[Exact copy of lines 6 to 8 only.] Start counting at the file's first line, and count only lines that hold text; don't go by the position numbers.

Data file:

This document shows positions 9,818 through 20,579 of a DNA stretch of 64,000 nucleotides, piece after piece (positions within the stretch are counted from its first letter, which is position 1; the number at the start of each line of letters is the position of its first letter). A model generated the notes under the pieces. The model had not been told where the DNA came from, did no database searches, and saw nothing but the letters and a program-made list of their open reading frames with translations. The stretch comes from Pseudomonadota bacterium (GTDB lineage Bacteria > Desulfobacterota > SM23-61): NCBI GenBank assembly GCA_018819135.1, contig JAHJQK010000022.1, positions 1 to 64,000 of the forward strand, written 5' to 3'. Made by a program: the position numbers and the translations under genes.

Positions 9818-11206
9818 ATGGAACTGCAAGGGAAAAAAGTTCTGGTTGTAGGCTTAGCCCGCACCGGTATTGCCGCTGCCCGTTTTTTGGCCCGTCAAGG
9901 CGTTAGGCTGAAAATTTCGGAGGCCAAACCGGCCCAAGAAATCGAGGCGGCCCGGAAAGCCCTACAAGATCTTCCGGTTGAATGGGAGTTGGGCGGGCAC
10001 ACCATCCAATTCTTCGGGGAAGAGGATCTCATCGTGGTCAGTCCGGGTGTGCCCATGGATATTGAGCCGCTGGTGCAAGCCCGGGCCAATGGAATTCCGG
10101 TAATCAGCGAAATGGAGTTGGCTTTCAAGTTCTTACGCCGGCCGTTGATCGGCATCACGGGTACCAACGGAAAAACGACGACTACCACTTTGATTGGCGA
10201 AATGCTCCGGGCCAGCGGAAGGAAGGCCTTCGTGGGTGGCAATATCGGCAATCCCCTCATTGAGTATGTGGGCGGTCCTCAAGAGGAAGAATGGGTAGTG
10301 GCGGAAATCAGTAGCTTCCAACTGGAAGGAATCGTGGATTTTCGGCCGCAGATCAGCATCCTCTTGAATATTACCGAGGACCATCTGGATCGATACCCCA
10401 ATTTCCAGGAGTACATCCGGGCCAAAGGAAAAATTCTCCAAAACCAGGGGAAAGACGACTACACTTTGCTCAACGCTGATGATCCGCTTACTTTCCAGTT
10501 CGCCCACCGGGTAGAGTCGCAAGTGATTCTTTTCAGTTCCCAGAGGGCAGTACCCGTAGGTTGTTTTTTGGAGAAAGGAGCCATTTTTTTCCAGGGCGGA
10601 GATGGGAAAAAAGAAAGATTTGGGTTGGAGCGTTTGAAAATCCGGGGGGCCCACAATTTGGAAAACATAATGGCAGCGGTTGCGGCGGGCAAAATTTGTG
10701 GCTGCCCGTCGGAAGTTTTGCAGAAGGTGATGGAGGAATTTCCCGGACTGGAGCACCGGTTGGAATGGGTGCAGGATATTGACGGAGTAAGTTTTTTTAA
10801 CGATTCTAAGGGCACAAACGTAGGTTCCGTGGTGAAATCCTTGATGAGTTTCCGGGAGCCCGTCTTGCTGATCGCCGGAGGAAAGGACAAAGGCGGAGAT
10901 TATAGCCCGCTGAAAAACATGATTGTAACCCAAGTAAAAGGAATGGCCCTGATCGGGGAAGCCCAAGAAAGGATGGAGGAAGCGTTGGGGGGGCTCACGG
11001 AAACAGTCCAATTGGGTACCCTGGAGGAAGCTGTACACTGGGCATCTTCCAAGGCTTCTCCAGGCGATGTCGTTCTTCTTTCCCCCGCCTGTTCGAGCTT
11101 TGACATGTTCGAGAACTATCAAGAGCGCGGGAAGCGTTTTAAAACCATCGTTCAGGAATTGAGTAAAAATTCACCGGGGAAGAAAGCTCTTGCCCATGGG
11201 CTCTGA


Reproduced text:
10101 TAATCAGCGAAATGGAGTTGGCTTTCAAGTTCTTACGCCGGCCGTTGATCGGCATCACGGGTACCAACGGAAAAACGACGACTACCACTTTGATTGGCGA
10201 AATGCTCCGGGCCAGCGGAAGGAAGGCCTTCGTGGGTGGCAATATCGGCAATCCCCTCATTGAGTATGTGGGCGGTCCTCAAGAGGAAGAATGGGTAGTG
10301 GCGGAAATCAGTAGCTTCCAACTGGAAGGAATCGTGGATTTTCGGCCGCAGATCAGCATCCTCTTGAATATTACCGAGGACCATCTGGATCGATACCCCA